His dedication to his friends and family was real. So was his temper but it cooled quickly in his heart as he would just as quickly laugh. His blinking eye would start to twitch. I think he needed glasses. But the fact is the likes of a Joe May crosses your path only once…if you are so lucky.
We changed the lines of districts…one in particular to protect Cadillac Heights in East Oak Cliff to be moved into District 2 for the City of Dallas. It was the magic and creativity of Joe May that accounted for that some years – almost 26 – ago.
The public record will detail his accomplishments but we had some victories and some losses. We tried to get a supermarket chain on Ross Avenue but it failed. Caused quite a stir, however. A few years earlier than that he got into a “mock” fight with his dear friend Al Gonzalez in the City Council library. I had asked, nay, beseeched Joe to stay cool as I was going to South Padre Island by myself to chill for a few day. At 6:30 a.m. the next morning one of our friends called to say Joe got out of hand and punched Al who was a Dallas City councilman at the time. The irony, they did many “deals” together and were very good friends. Al was still not well so it was more of a love tap or so I was told.
So many times we spent in our favorite haunts from Joe Miller’s to Louie’s to various Mexican food restaurants. He was quick to provide excellent counsel politically for African Americans and Latinos. How to fight the system. He worked for the federal government but had amassed an extensive portfolio, primarily in real estate. But always he drove old cars and dressed professionally but modestly.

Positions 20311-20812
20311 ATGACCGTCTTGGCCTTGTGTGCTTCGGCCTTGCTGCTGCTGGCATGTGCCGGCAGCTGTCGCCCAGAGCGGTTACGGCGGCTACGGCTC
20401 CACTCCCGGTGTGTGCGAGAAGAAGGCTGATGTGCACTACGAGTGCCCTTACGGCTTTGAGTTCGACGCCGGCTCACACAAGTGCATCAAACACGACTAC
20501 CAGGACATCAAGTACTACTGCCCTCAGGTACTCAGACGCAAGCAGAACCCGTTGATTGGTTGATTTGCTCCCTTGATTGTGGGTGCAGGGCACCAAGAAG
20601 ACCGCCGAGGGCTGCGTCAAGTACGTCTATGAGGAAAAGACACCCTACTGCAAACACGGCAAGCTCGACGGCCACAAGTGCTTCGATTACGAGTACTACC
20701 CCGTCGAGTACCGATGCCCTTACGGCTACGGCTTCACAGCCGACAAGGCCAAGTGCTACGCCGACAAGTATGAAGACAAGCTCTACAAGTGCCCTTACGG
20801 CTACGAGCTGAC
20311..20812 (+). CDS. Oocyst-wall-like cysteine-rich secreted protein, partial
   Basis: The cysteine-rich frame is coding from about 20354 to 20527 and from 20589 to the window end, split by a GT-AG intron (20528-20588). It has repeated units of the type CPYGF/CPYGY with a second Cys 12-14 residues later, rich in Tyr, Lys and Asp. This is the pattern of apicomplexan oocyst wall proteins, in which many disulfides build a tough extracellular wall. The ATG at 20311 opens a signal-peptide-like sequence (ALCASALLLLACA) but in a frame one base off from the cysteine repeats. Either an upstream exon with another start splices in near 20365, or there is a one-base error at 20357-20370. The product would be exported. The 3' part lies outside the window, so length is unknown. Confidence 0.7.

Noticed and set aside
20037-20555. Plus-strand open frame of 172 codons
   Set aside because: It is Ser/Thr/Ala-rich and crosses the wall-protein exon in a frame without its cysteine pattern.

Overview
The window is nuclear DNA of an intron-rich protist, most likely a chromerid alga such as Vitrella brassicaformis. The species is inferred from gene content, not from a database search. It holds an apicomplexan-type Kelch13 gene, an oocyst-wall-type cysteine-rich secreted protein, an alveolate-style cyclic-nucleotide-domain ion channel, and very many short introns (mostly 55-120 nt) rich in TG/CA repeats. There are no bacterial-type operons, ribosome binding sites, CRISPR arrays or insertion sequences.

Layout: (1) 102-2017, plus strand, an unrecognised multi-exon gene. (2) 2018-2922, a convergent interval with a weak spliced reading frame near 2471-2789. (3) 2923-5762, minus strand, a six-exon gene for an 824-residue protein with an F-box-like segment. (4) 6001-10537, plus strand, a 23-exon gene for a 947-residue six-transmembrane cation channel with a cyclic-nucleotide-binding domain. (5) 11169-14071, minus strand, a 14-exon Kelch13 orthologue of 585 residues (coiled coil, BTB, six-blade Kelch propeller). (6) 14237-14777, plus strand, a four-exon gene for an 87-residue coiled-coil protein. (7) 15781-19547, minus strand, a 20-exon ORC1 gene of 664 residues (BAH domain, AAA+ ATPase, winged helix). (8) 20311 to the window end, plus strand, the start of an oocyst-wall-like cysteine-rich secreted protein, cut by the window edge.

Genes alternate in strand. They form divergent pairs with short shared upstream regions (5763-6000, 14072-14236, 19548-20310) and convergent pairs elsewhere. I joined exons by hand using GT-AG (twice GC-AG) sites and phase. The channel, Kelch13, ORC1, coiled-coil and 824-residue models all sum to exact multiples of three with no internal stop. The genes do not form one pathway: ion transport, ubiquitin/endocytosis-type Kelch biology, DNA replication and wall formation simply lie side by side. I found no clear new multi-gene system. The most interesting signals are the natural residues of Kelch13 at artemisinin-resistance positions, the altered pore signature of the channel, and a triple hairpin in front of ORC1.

Joe May had keen intelligence, a sly, wicked wit and a network of chisme that would not quit. Between the two of us we knew most of what was going on in those years in Dallas. We laughed a lot. And when he named the school in Dallas for a very famous doctor in Laredo, Dr. Leo Cigarrora, there was later a reception to honor him on a top of the Laredo National Bank, now owned by BBVA. He beamed at the recognition he received in honoring a person of great reputation in Laredo in Dallas. He was always bringing his Laredo roots to Big D.
Joe was a character. I cherished that about him. So special in his love of people. He was slim and I begged him to quit smoking and he was working on it. He was drinking less and spending more time working and doing his work on the school board…his only elected office. But I would find him in Austin working on maps or in Dallas, working on maps. We would go over the lines and the little areas of people that he would surgically bring together or split apart. Now all this is done by computer, even then more of it was trending that way. I am sure he would have adapted.
Joe would still be a young man even today. We all miss him. But for those that follow, remember what he gave you. And exercise your vote to honor his life. He worked so hard for Latinos to have an equal vote and an equal voice. I remember that many people without papers went home in 1986. He said they would be back. You see, Joe was right about so many things. He has to be above, chuckling. But his spirit flows within us all…those who knew and loved him and for many of those whose lives he touched and you did not know him. Viva Jose May.